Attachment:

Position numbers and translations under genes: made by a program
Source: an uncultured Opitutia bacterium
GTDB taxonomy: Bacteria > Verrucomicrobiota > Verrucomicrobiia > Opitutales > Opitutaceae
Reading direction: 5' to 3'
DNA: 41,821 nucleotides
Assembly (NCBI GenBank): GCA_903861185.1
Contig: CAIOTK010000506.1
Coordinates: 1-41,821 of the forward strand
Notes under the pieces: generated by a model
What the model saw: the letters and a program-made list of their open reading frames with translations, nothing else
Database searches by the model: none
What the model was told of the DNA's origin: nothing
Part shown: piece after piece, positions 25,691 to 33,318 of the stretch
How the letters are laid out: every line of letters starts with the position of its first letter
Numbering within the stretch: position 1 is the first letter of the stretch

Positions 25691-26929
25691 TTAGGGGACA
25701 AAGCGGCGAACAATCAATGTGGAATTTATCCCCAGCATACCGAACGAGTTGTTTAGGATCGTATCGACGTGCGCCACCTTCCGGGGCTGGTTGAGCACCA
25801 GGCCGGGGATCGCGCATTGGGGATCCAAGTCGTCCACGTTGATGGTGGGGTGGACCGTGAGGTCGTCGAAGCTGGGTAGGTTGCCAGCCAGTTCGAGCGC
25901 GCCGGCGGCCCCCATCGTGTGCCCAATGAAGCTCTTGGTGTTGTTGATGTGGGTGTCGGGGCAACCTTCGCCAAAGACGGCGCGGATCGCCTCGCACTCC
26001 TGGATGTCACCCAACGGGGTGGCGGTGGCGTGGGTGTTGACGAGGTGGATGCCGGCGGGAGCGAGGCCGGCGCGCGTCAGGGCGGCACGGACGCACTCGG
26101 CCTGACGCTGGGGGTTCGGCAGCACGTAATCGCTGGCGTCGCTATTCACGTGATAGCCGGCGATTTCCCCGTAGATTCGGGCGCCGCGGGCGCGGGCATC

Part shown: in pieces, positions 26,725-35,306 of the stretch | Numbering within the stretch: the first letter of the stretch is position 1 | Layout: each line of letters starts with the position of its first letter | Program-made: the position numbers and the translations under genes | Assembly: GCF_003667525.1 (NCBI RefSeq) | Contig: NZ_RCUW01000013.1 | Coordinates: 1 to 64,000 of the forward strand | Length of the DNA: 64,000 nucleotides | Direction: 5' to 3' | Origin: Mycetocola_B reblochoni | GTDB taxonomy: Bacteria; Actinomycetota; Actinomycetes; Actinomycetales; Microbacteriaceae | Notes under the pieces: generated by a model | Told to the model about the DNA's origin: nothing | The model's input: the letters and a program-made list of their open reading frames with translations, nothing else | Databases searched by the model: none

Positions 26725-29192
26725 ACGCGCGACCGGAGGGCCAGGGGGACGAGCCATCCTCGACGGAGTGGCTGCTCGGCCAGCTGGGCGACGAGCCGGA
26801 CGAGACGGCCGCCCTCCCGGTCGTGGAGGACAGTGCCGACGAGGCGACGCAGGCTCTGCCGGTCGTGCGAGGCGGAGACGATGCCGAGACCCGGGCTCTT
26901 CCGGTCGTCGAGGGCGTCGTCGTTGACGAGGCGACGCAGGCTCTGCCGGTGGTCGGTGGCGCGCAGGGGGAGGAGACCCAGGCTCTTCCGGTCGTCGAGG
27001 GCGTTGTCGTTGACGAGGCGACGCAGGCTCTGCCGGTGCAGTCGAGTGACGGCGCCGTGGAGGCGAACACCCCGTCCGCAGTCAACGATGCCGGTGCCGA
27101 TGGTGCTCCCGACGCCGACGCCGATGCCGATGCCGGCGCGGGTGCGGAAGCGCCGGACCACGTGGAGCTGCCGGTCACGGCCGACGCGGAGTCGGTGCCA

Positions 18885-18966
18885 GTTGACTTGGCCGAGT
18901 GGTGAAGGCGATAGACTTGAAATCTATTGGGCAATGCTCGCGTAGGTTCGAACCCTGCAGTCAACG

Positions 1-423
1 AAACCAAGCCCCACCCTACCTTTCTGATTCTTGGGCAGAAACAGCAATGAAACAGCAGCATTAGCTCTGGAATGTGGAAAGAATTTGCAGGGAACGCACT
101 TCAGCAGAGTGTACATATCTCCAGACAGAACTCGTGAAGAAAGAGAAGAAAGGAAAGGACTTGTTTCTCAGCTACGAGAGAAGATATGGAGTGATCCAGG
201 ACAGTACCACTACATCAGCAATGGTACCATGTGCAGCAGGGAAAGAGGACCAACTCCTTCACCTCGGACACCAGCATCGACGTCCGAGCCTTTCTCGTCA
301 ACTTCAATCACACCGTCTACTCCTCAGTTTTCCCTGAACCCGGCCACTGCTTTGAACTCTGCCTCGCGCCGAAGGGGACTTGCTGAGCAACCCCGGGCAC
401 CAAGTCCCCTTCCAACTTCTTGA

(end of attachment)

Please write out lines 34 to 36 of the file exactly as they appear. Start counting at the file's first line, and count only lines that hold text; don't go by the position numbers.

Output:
1 AAACCAAGCCCCACCCTACCTTTCTGATTCTTGGGCAGAAACAGCAATGAAACAGCAGCATTAGCTCTGGAATGTGGAAAGAATTTGCAGGGAACGCACT
101 TCAGCAGAGTGTACATATCTCCAGACAGAACTCGTGAAGAAAGAGAAGAAAGGAAAGGACTTGTTTCTCAGCTACGAGAGAAGATATGGAGTGATCCAGG
201 ACAGTACCACTACATCAGCAATGGTACCATGTGCAGCAGGGAAAGAGGACCAACTCCTTCACCTCGGACACCAGCATCGACGTCCGAGCCTTTCTCGTCA